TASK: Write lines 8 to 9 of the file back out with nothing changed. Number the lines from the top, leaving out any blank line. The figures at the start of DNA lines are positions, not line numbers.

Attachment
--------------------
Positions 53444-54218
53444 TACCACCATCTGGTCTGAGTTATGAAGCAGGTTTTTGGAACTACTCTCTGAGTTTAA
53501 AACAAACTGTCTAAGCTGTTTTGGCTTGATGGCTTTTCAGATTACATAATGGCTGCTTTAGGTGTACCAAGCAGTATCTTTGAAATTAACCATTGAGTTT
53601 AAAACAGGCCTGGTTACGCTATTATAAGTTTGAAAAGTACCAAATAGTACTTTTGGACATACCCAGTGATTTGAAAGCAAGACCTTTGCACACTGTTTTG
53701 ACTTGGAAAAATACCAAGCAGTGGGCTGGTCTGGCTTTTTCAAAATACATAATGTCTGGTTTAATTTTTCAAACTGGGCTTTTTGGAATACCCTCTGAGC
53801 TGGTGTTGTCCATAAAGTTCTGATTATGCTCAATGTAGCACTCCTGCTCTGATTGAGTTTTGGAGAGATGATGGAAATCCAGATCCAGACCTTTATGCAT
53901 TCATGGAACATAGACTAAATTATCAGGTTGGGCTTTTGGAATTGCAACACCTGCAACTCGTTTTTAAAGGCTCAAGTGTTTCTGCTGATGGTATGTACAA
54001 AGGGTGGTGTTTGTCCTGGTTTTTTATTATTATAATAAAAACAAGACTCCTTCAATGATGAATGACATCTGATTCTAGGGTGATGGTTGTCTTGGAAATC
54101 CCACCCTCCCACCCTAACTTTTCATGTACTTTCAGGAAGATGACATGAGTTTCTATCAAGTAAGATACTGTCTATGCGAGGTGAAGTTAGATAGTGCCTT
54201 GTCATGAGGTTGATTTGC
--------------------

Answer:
54001 AGGGTGGTGTTTGTCCTGGTTTTTTATTATTATAATAAAAACAAGACTCCTTCAATGATGAATGACATCTGATTCTAGGGTGATGGTTGTCTTGGAAATC
54101 CCACCCTCCCACCCTAACTTTTCATGTACTTTCAGGAAGATGACATGAGTTTCTATCAAGTAAGATACTGTCTATGCGAGGTGAAGTTAGATAGTGCCTT